Number of Chinese millionaires sees rapid surge according to a joint report by UBS and PwC


In 2017, China minted two new billionaires a week. A record that can be explained by the increasing number of entrepreneurs and the rising of real estate in China.

By Claire and Hélène
Picture: Paris match

Chinese are the most numerous new entrants in the world ranking of billionaires in 2017 with a combined wealth of $1,340 billion. Li Ka-shing (Hong Kong businessman), with $33 billion, is first one, thanks to his real estate investments, according to a study published by the Swiss bank UBS and the auditing and consulting firm PWC.

The number of Chinese billionaires has risen to 373 in 2017 (from 318 in 2016), which is representing 20% of the total number of billionaires in the world in 2017, whereas this number was only 16 in 2006!

In a milestone year, the number of Asian billionaires in our database exceeded the American billionaires one, for the first time. … Supported by the growth of Chinese entrepreneurs in an exceptional year, the number of Asian billionaires increased by nearly a quarter to 637” the report says.

Among these new billionaires, 97% are entrepreneurs, particularly in technology and distribution. The Chinese have created large, successful companies and have raised their standard of living.

The other side of the coin is that large fortunes are volatile. Indeed, economic development is fast but stock markets are irregular and political changes are common, making large fortunes vulnerable: about 34 people had fallen below the billion mark.

Worldwide, the fortune of billionaires increased by 19% to 89 00 billion dollars, held by 2,158 people.

Luxury hopes for fast development in China

These figures confirm important growth expectations for luxury products sales in China. They increased by about 20% in 2017, compared to €18 billion, the previous year, according to a study by Bain & Co consulting firm. This is the highest increase since 2011. And for 2018, Bain expects 15%. Especially thanks to the Chinese millennials.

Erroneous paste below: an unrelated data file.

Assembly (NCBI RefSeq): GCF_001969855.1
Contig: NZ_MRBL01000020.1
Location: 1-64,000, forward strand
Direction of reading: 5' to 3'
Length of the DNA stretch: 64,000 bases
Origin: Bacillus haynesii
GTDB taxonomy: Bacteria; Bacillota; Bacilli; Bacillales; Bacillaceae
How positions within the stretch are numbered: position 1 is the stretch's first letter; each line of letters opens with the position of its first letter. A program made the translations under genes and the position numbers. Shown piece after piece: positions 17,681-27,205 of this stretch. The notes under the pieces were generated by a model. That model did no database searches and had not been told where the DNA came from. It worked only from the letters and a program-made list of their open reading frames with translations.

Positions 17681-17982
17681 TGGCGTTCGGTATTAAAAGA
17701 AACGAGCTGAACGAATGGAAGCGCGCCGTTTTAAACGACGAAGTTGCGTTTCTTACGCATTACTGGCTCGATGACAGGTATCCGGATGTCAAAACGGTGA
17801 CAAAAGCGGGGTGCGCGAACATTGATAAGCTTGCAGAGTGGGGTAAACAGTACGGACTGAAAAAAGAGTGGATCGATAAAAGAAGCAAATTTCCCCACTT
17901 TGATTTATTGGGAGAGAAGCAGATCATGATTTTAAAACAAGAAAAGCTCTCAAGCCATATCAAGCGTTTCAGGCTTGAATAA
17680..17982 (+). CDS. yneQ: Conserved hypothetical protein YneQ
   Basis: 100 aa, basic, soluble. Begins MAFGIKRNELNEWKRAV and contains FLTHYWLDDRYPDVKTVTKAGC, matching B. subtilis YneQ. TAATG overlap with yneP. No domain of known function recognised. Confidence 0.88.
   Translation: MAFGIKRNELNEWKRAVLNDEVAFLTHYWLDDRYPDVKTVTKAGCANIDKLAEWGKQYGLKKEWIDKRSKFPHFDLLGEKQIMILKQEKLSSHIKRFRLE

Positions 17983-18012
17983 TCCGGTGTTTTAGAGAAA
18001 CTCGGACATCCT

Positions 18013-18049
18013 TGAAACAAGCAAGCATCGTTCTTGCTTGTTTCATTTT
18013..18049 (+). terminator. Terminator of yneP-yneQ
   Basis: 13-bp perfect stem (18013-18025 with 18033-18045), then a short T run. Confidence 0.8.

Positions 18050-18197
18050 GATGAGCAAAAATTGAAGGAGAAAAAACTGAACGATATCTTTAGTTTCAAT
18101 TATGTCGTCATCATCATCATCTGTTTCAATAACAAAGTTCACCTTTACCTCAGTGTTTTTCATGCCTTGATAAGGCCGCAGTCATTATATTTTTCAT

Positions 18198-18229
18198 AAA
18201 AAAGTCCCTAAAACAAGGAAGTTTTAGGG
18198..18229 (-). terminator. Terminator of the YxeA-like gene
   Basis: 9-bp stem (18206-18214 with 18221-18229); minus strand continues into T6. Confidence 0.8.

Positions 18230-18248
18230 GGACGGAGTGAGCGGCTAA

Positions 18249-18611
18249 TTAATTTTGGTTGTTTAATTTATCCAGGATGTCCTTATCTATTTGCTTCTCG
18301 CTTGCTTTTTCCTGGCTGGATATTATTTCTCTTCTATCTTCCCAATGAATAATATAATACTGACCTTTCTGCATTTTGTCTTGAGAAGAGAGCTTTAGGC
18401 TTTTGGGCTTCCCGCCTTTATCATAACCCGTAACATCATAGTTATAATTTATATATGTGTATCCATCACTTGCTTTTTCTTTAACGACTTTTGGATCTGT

According to the UBS study in partnership with PWC, billionaires own an average of just over $4.1 billion each, with an average age of 63,5 years, but ultra-connected Chinese city dwellers aged 20 to 34 also have very high purchasing power. They are major consumers of bags, cosmetics, ready-to-wear and also cars: in China, the average age of a Bentley buyer is 35 years.

It is in particular this generation that many luxury brands, that are constantly investing in China, are targeting. The country “remains a market in which we have a lot of hope” says Guillaume de Seynes, one of Hermès’ managers.

At the beginning of the year, the luxury saddler opened a new flagship in Hong Kong. But the luxury house is not forgetting mainland China, where it is growing at double-digit rates. It now has 23 stores and plans to set up this year in two new cities in the center of the country.

Galeries Lafayette also believes in it. Four years after Beijing, they are preparing to open their second store in China, precisely in Shanghai. And the group that is buying La Redoute does not intend to stop there. Its objective is to open about ten stores in the country’s six largest cities by 2025.

By Claire and Hélène


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The editorial team
Thanks to its extensive knowledge of these sectors, the Luxus + editorial team deciphers for its readers the main economic and technological stakes in fashion, watchmaking, jewelry, gastronomy, perfumes and cosmetics, hotels, and prestigious real estate.

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